Foreign Policy in the Making

by Carl Joachim Friedrich
[Norton, $2.75]
MR. FRIEDRICH’S book was written before the Munich agreement. From now on, that date, September 30, 1938, will mark the great divide for those who study international politics.
This does not diminish the value of Mr. Friedrich’s book. Quite the contrary. In attempting to analyze, realistically, the forces which make the foreign policy of the various nations since the end of the last war, Mr. Friedrich has brought forth a useful appraisal of these forces and his book could serve as a preface to the cataclysmic crisis of September 1938.
The book has the merit of being brief and clear. The author wastes no time in moralizing or arguing the pros and cons. He states his thesis in simple terms: according to him, both the theory of the balance of power and the principle of collective security, such as was embodied in the League, have failed because both of them implied a balancer which has not been found as yet.
What should this balancer be? In trying to answer this question, Mr. Friedrich is not very convincing, He believes that Democracy offers the only chance. ‘Democracy,’ he contends, ‘will march forward toward international organization. The same federative idea which in this country [the United States] has merged sectional conflicts in a national pattern . . . will provide the framework for the slow evolution of a world policy.’ This is at the beginning of his book, but in the last pages of his analysis Mr. Friedrich himself seems to have lost some of his optimism. ‘Yet where there is life there is hope.’ says he, after prophesying that the world is going to be plunged into the dark night of fierce struggles between great empires contending for world supremacy. ‘More particularly is there hope that democracy may win through teaching by example. If the true democracies remain better places in which to live, they will not need any ministries of propaganda to tell the world all about it.’
But these considerations are less valuable than the very good contribution which Mr. Friedrich brings to the complicated question of the interlocking of conflicts which confront the world today. He has seen, and explained clearly, why the democracies have constantly recoiled before the violent methods of the dictators; why the rulers of Great Britain and France have conducted their foreign policy, not as Britishers or Frenchmen considering the national interest alone, but as partisans constantly troubled by the domestic conflicts; he has shown quite conclusively why the ‘high diplomacy’ of the past cannot function in a modern democracy; and why the democracies therefore have found themselves constantly at a disadvantage before the totalitarian states in which both the foreign and the domestic policies were conducted without free discussion by the people.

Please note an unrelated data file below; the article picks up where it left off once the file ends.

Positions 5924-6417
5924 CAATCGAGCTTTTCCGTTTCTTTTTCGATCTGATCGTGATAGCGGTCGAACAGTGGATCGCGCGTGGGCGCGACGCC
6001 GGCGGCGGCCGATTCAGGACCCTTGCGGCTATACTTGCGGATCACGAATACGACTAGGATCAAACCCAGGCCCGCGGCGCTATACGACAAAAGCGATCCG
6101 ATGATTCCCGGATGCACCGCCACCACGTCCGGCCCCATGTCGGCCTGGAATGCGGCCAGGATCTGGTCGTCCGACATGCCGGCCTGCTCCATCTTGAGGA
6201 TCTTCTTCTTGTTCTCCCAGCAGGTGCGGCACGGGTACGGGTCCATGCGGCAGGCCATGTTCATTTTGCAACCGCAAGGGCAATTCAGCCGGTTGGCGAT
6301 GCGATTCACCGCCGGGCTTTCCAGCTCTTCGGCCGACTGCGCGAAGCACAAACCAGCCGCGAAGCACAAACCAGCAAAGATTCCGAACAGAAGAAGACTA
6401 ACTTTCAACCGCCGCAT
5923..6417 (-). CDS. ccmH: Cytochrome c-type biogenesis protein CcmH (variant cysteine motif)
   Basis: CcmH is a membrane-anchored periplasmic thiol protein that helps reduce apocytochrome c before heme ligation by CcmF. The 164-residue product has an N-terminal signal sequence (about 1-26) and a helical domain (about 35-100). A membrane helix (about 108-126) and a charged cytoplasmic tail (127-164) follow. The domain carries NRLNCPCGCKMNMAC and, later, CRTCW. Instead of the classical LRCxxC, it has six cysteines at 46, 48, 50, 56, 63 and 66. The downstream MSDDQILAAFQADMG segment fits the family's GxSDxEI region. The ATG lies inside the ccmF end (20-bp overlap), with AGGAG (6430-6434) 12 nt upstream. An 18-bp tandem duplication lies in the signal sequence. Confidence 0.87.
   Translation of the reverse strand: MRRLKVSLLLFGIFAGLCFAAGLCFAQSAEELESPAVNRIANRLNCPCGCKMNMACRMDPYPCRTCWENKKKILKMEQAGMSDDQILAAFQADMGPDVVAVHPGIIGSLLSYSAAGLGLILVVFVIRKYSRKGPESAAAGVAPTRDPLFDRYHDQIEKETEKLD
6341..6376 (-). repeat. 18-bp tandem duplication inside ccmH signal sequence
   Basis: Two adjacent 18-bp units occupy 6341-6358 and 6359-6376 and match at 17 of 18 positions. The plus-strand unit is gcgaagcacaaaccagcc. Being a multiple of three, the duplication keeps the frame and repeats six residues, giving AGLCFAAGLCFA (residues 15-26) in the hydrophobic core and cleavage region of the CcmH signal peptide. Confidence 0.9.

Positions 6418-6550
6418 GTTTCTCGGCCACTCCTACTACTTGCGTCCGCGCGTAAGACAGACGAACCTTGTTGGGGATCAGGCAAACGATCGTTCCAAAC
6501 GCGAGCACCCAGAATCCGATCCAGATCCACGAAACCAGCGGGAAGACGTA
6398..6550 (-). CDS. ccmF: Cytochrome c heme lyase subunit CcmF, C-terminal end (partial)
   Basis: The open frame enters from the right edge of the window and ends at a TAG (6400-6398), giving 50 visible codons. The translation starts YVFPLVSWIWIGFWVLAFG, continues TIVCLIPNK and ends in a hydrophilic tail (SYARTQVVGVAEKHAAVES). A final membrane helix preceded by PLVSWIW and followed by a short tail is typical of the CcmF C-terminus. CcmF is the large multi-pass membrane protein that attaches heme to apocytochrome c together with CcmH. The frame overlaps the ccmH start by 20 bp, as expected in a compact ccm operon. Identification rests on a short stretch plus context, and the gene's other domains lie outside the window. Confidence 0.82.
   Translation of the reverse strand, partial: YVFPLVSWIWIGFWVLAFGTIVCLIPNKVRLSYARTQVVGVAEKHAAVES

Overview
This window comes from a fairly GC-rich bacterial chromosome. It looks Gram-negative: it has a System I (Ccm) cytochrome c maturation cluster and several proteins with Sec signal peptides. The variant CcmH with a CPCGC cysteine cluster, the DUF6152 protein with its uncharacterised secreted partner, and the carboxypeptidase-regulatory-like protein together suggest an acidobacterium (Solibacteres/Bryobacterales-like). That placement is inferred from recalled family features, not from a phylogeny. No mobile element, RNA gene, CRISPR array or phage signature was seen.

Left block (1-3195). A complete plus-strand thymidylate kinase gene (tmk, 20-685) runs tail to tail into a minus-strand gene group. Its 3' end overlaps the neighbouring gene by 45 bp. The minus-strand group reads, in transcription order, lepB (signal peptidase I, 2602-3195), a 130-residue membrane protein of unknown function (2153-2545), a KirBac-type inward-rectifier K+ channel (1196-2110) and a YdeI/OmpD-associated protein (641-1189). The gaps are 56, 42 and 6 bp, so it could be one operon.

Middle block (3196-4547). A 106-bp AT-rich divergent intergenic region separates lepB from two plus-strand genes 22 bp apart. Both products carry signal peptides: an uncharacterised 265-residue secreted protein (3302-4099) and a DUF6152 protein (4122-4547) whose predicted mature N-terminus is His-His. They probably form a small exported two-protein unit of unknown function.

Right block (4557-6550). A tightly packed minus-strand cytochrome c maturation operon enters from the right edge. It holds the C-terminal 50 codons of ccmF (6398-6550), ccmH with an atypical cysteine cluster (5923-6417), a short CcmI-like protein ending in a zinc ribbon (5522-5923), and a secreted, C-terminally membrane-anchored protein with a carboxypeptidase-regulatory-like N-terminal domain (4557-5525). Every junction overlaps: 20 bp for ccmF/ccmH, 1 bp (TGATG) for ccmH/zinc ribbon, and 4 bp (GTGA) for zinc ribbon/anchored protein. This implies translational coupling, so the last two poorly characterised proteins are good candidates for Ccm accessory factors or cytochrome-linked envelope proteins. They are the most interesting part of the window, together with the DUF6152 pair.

Mr. Friedrich believes that ‘Democracy has not gone far in developing suitable techniques in the field of foreign affairs. . . . They [the Democracies] are bound to seek for the establishment of a reign of law so that change can be brought about by counting heads rather than breaking them.’ But Mr. Friedrich finds that ‘the first, efforts in this direction [the League and collective security] seem to have resulted in the breakdown of what little law there was left in the relations bet ween nations.'
In other words, Mr. Friedrich puts his finger on the real cause which has enabled the dictatorships to register such an amazing series of successes: the Democracies, in trying to retain what they cherish the most, — the right of free discussion and of disagreement, — have allowed their single-minded opponents to find allies within the Democracies themselves, thus preventing a continuous foreign policy of resistance or of rational compromise.
In the concluding pages of his book the author brings up the question of American participation in the maintenance of world order. He slates (before Munich) that reliance upon empire as the guardian of pax Britannica has revealed itself as illusory. ‘An empire,’ he writes, ‘is not ruled according to the glorious formula of Abraham Lincoln. Hence, it cannot fight for the common people without equivocation.’ And Mr. Friedrich concludes, from this, that ’following the British will never do as a rule for American foreign policy. The American people cannot be asked to rescue the British Empire.'
But, in spite of this apparent profession of isolationist faith, Mr. Friedrich does not seem to believe that any major conflict could be localized. His remedy appears to imply some sort of improvement in the methods by which the Democracies carry their foreign policy. How? He does not. tell us very clearly.
What stands out after reading this interesting book is a hopeless paradox: Democracy, somehow, is the only way to save the world from complete disintegration; but at the same time, according to Mr. Friedrich’s brilliant demonstrations. Democracies have not been organized to deal with foreign affairs, as proved by the fact that all their efforts of the last twenty years have piteously failed.